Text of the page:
Import duties may be designated as for revenue or for protection. Revenue duties are intended to provide funds for the operation of the government, and, in many countries, such duties are an important and sometimes even a major source of government revenue. They may be very high on a limited number of products, usually luxury goods such as alcoholic beverages and tobacco, as has been the case for many years in the United Kingdom. On the other hand, they may be relatively low but apply to most classes of imported goods.


Protective duties, as the name implies, are intended to protect the domestic producers against competition from imported goods. The height of protective duties will vary from country to country and from product to product in each country. They may be so high as practically to exclude all imports, or they may serve simply to equalize in part or in whole the differences in cost of production of the imported and domestic article.

As a practical matter, it is often difficult to distinguish between revenue and protective duties, and, in general, the trader need not be concerned with the distinction. His more immediate concern will be the actual height of the duty on his product, whatever its purpose, and with the method of application of that'duty. The most important distinction from a trading standpoint is that revenue duties are often offset by excise duties or taxes on similar goods of domestic manufacture, these excise duties usually being only slightly less than the corresponding customs duties. While a high duty of this type may have the effect of considerably raising prices and thus affecting consumption, the amount of protection is measured not by the height of the import duty, but by the difference between the import and the excise duties.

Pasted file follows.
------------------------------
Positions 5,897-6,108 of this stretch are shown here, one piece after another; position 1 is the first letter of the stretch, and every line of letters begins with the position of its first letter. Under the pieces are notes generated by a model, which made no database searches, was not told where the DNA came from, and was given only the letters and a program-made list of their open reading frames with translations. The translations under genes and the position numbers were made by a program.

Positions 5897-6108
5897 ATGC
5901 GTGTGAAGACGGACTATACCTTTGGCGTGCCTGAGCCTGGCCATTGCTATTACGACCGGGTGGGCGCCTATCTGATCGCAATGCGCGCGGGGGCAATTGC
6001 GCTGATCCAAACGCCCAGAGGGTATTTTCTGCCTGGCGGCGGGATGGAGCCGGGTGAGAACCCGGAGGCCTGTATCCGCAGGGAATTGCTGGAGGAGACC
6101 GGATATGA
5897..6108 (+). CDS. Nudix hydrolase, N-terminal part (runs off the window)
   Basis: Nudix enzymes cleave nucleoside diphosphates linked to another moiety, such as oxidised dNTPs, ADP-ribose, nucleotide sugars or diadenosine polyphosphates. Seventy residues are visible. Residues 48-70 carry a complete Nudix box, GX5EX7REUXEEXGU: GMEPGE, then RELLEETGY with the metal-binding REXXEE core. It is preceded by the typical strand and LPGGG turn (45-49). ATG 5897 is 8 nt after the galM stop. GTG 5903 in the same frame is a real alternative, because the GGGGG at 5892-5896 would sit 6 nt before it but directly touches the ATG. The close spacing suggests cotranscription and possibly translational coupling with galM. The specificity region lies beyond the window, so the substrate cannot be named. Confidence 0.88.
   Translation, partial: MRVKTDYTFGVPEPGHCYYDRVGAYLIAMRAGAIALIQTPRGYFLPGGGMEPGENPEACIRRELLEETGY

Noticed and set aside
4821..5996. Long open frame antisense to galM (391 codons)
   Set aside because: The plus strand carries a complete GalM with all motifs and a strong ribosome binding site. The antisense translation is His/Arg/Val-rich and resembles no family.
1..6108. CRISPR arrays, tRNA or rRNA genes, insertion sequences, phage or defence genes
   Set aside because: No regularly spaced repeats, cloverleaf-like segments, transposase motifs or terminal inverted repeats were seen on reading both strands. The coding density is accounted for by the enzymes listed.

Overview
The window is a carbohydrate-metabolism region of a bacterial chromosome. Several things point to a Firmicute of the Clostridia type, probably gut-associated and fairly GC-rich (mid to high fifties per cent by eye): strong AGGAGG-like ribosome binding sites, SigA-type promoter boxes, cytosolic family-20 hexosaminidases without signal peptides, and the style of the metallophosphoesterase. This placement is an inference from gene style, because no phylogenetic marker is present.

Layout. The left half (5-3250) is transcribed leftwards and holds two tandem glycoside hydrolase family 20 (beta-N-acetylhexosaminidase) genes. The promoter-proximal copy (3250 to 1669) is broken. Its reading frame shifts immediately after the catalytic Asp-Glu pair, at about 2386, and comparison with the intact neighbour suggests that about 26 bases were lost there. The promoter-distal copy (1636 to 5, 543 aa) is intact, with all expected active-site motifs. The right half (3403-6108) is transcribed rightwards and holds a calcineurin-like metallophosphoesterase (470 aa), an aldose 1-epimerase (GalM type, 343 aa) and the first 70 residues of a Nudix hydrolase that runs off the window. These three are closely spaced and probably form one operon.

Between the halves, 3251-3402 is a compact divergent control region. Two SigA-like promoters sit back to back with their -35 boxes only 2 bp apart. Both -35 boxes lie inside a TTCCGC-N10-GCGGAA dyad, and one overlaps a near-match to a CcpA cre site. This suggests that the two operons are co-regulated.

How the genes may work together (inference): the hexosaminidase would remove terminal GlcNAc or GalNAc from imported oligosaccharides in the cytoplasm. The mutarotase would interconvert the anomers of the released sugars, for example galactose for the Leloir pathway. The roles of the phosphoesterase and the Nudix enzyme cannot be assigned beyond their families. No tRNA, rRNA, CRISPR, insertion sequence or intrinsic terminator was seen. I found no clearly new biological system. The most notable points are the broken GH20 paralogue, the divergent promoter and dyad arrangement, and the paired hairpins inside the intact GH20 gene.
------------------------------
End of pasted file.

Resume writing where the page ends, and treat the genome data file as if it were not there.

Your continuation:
Import duties may be ad valorem or specific or a combination of the two. Ad valorem duties are applied as a percentage of the value of the goods, while specific duties are fixed amounts, according to weight, number, volume, or other measure. Combination duties may consist of an ad valorem plus a specific duty, or the tariff may provide that either an ad valorem rate or a specific duty, whichever is higher, shall apply on the given product. An important point to be noted in connection with ad valorem duties is the value basis on which the duty is applied, this basis varying considerably in different countries. While the method of determining dutiable valuation does not affect the rate of duty, it may considerably change the amount of duty payable. For a further discussion of dutiable valuations, see chapter VI.

The amount of specific duties payable, when such duties are assessed by weight, will vary according to whether the dutiable weight is net, gross, or legal weight. This point is also discussed in chapter VI.


Preferential duty systems are established to favor the exchange of goods between certain groups of countries or units. Such systems are usually intended to facilitate trade between colonies or dominions and the mother country. Possibly the outstanding and most widespread system of this type is in the British Commonwealth of Nations, although France, Portugal, and some other countries have similar preferential arrangements on a smaller scale.

In the case of France and certain of its colonial areas, the preferences granted extend to complete free trade between these areas and the mother country. Similar duty-free exchange of goods is also in effect, in part, in the British preferential system. Usually, however, there is simply a lower level of duties extended to the goods imported from the country to which preference is extended.